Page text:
Tom Petty and the Heartbreakers' music sounds distinctly "American," a matter made curious by the fact that the now-iconic band's first big break came in London, not Beverly Hills or Greenwich Village.
The quintet emerged and evolved out of Mudcrutch, an early iteration that reached moderate local success as a mainstay in the college town bars of Gainesville, Florida. Once in Los Angeles, though, record executives demanded branding and personnel changes; Petty was the songwriter and face, they maintained. It was him, and only him, they wanted.
Such begins Runnin' Down a Dream, a 2007 documentary by lauded director Peter Bogdanovich, which in the 10 years since its release has maintained savvy insight into the band's mystery. The film -- in just under four hours of running time -- uses archival footage and first-person interviews to properly mythologize a group that arose at the wrong time and wrong place only to become one of popular music's longest burning, ever-enduring successes. Forty years after its formation, Tom Petty and the Heartbreakers features four of its five original members. They still tour. And they have little difficulty filling arenas like Dallas' American Airlines Center. They land there on April 22, with a cache of hits honed over 40 years of live performances.
But let's go back to 1975 -- before they were showered with adoration even from the nosebleed section.
Mudcrutch's dissolution was a cold blast of water for a guy who just wanted to be in a band. That's all Tom Petty craved since the day he (and the rest of the country) sat mesmerized as the Beatles had a carefree laugh on the set of The Ed Sullivan Show.
Disheartened by studio executives' roadblocks, Petty reconfigured the group. He held on to what he says in the documentary are two of the best musicians he has ever met -- lead guitarist Mike Campbell and pianist Benmont Trench, both of whom he'd brought from Gainesville -- before adding bassist Ron Blair and drummer Stan Lynch. He tossed around a few bad names for the new band, "Nightro" among them, before settling on the then-seemingly ironic "Heartbreakers."
At the time, the five of them seemed more like awkward young men with instruments than rock 'n' roll heartthrobs, but the name fed into Petty's dream. He'd grown up in the 1950s, obsessing over movie cowboys and Elvis Presley. He'd wanted to play guitar because they did. Over the course of the next four decades, Tom Petty and the Heartbreakers would perfect the complicated imagery of mid-century American life: pristine and idyllic as a shining silver Airstream trailer on the surface, but containing multitudes of raw emotion, sexuality and anger just beneath.
That retro American sound and thematic lyricism makes early chapters of Tom Petty and the Heartbreakers' success particularly mystifying. American audiences, initially indifferent, saw a spark during the band's appearance on the BBC's Top of the Pops.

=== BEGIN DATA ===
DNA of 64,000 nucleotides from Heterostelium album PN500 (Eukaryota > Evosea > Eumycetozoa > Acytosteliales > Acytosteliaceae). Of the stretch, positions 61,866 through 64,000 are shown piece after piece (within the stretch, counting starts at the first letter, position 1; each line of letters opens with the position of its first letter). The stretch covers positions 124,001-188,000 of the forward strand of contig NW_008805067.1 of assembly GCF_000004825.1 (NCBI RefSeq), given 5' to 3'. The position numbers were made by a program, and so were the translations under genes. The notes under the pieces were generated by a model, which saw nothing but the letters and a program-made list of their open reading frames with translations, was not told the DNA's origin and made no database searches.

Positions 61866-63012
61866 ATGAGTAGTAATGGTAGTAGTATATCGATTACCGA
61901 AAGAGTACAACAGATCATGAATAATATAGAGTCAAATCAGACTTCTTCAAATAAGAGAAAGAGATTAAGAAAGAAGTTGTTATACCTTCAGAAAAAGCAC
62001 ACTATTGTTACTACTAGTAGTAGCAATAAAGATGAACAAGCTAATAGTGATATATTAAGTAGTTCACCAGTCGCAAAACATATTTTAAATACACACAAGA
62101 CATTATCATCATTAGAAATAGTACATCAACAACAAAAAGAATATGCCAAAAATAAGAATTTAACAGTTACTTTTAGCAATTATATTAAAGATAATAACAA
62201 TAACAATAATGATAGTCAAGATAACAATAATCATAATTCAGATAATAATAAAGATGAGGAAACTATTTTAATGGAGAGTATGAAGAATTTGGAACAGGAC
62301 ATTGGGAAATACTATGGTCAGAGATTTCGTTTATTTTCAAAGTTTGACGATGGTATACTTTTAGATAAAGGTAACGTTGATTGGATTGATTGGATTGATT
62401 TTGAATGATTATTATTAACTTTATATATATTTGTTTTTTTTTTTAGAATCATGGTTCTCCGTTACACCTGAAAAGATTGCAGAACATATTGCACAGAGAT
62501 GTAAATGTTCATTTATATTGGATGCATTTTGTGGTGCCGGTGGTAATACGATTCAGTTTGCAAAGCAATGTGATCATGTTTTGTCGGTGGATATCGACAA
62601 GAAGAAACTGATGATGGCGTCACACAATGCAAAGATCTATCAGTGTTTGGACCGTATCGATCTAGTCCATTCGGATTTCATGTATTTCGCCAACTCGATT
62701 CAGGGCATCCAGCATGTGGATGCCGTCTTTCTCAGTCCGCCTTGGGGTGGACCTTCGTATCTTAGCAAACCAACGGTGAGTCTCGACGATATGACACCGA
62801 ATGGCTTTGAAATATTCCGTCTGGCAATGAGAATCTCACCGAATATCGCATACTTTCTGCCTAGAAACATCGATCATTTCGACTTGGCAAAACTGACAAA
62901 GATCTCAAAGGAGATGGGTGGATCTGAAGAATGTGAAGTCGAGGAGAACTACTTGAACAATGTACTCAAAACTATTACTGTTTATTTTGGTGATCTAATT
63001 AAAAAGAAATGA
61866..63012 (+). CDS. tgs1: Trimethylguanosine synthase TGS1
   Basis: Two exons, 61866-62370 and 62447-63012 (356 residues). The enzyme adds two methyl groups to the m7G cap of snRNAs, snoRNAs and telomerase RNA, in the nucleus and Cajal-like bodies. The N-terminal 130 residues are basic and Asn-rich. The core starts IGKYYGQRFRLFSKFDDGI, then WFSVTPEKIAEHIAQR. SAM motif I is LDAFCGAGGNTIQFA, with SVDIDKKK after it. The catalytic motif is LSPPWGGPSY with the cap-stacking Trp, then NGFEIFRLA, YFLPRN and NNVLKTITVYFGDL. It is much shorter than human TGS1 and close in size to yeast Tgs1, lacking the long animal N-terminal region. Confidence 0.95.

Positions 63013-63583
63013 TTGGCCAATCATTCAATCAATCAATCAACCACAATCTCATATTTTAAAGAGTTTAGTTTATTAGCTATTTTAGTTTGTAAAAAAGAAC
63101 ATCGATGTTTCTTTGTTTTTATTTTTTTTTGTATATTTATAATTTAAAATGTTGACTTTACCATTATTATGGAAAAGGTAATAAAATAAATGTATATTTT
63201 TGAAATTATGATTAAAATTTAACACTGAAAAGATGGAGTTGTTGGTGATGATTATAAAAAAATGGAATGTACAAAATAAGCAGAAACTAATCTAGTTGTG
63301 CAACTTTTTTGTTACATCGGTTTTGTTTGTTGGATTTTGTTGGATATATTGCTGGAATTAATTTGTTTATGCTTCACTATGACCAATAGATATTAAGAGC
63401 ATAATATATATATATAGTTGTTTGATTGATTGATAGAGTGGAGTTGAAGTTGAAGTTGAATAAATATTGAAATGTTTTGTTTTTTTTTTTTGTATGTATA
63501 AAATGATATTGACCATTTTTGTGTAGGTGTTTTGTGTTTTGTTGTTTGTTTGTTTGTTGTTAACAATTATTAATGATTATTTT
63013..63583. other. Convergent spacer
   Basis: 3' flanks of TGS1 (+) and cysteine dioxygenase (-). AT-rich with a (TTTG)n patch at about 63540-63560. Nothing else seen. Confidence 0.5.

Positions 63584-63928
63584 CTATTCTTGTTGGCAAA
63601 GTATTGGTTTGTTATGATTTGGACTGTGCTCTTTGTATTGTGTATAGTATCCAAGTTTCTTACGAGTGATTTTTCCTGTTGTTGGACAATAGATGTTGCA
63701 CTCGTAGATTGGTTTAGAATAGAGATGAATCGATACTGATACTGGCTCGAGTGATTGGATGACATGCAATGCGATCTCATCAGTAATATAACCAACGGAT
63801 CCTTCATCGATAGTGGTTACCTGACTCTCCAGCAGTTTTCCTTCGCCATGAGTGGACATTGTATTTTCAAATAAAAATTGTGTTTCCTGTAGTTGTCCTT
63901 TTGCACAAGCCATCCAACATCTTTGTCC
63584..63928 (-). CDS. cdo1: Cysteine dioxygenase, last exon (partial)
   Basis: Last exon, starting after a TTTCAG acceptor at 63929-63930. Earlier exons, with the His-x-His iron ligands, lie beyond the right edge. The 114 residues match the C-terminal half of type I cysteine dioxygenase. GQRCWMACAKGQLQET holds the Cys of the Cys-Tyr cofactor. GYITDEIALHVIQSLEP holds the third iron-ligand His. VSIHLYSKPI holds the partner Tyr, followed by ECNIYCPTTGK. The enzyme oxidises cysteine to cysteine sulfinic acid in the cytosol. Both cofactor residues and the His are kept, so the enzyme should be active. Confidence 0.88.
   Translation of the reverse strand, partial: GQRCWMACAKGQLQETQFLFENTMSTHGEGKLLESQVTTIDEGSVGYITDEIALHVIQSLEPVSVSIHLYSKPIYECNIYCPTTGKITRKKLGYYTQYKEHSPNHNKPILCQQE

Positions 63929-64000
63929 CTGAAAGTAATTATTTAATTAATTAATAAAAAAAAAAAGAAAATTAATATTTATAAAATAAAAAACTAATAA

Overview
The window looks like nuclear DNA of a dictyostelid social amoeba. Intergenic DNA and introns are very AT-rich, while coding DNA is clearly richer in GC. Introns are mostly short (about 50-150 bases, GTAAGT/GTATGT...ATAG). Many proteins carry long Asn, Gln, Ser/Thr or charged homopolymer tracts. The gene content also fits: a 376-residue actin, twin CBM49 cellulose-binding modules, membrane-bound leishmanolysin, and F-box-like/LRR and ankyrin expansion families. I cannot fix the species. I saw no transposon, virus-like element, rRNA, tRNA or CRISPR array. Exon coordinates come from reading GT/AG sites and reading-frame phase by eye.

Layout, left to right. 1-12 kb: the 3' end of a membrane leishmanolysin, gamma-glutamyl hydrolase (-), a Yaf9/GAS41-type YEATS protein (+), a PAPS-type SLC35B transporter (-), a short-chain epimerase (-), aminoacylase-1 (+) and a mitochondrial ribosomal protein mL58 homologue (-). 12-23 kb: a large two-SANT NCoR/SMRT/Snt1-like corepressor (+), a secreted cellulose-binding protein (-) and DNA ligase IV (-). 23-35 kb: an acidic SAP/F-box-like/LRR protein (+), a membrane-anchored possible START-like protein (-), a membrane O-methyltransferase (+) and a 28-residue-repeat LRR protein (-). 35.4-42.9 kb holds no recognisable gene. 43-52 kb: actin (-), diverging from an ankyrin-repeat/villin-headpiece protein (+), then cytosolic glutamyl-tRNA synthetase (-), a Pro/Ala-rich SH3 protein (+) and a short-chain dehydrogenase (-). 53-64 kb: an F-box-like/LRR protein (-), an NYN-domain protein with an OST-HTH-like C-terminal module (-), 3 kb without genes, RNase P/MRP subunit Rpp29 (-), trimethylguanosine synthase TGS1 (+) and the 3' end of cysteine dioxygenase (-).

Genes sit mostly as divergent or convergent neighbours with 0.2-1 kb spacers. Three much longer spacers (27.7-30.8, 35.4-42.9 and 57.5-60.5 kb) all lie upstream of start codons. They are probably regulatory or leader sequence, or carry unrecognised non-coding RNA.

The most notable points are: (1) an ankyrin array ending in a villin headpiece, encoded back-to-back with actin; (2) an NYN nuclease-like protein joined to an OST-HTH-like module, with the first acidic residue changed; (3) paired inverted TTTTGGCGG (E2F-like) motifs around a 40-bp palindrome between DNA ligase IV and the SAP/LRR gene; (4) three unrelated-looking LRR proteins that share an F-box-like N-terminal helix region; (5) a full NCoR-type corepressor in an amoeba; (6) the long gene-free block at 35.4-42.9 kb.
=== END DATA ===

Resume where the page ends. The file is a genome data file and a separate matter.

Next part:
Pop music history insists the band must have been completely out of place in late 1970s England. Rock was dead -- or so it seemed -- especially the extravagant machismo of luxurious guitar solos and Messianic frontmen that dominated radio airwaves in the '60s and early '70s. Petty and co. landed on TOTP at a time when teenagers were buying records from pale singers with coal blackened eyes and backcombed hair, not a blue-eyed cowboy hell-raiser with a kerchief around his neck.
No matter. Tom Petty and the Heartbreakers were a hit both in the U.K. and on the subsequent tour of Europe in the late '70s, confirms the documentary and Petty's book Runnin' Down a Dream: Tom Petty and the Heartbreakers.
Back in the U.S., the band had a harder time making the sell. That is, until Petty became embroiled in a headline-making lawsuit over publishing rights. He became one of the first to take a stand against a record label for artistic control, which bolstered the band's reputation of musical authenticity and integrity. The band's third album Damn the Torpedos! -- produced by Jimmy Iovine, who notably mixed masterful third albums for Bruce Springsteen and Patti Smith -- soared to platinum sales, catapulting the Heartbreakers' success at home. It contained the band's first top 10 single, "Don't Do Me Like That" and the hotly defiant "Refugee."
What's fascinating, though, is that unlike so many of its peers, the band didn't stop there. Name a decade and it is easy to find inspired work with the band's touch, whether it is as a formal unit or individual members lending musical expertise to Petty's solo projects. Because the songs sound so fresh, they are as radio-ready today as at their inception. Children of the 1990s may be quietly stunned upon learning the songs that filled their Walkman headphones -- "Last Dance With Mary Jane," "Learning to Fly," "Into the Great Wide Open" -- is what a Gen X-er calls "the new stuff."
Petty's songs stay with us namely because the very best of them dial in on an unchanging quality of Apple Pie à la Quiet Desperation that is as stirring in 2017 as it was in 1977, the year "American Girl" was first released. They sound innocent and romantic; their pithy hooks are unpretentious and easy to dance to; yet they carry an enjoyable element of danger, or something like it. It's music of the body -- the heart, the guts, and, sure, various other parts -- enjoyed by teenage rebels and free-falling "bad boys" we want or want to be.
Tom Petty and the Heartbreakers perform April 22 at 8 p.m. at the American Airlines Center, 2500 Victory Ave., Dallas. Details here.